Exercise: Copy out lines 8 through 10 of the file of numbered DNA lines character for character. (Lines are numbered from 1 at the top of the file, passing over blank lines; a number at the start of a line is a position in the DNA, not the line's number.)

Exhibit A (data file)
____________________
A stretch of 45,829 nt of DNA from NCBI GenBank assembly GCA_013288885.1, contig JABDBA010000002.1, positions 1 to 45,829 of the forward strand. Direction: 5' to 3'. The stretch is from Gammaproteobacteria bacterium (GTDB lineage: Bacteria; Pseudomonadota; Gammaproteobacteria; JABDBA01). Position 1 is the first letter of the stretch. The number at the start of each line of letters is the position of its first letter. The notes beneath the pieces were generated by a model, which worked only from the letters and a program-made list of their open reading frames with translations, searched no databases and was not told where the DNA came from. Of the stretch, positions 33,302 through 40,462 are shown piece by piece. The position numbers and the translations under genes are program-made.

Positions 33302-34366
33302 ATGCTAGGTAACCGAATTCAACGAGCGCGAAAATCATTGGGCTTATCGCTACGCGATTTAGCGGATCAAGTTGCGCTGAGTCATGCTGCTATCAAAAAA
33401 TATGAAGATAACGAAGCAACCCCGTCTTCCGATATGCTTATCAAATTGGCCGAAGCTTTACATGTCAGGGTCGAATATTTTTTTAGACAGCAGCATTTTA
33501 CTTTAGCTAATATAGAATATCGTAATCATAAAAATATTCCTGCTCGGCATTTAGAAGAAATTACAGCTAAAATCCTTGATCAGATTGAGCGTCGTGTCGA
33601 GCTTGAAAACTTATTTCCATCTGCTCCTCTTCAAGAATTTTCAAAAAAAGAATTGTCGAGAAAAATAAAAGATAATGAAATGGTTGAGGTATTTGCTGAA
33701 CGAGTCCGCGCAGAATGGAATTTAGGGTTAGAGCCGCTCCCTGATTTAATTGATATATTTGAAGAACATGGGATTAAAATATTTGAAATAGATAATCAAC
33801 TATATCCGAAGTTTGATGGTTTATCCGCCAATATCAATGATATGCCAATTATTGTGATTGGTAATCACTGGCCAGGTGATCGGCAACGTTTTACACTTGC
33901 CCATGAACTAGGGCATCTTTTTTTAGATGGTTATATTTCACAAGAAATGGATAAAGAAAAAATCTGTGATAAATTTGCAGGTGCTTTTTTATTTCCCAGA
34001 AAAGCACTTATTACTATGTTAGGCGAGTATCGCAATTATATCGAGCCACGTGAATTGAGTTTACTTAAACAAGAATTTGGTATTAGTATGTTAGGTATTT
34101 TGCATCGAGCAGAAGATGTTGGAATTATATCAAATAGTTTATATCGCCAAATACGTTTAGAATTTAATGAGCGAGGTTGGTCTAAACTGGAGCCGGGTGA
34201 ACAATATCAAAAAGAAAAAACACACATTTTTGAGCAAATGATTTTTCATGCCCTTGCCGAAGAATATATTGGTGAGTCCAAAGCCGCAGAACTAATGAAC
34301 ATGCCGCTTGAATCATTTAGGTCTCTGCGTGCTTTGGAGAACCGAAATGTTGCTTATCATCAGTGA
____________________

33801 TATATCCGAAGTTTGATGGTTTATCCGCCAATATCAATGATATGCCAATTATTGTGATTGGTAATCACTGGCCAGGTGATCGGCAACGTTTTACACTTGC
33901 CCATGAACTAGGGCATCTTTTTTTAGATGGTTATATTTCACAAGAAATGGATAAAGAAAAAATCTGTGATAAATTTGCAGGTGCTTTTTTATTTCCCAGA
34001 AAAGCACTTATTACTATGTTAGGCGAGTATCGCAATTATATCGAGCCACGTGAATTGAGTTTACTTAAACAAGAATTTGGTATTAGTATGTTAGGTATTT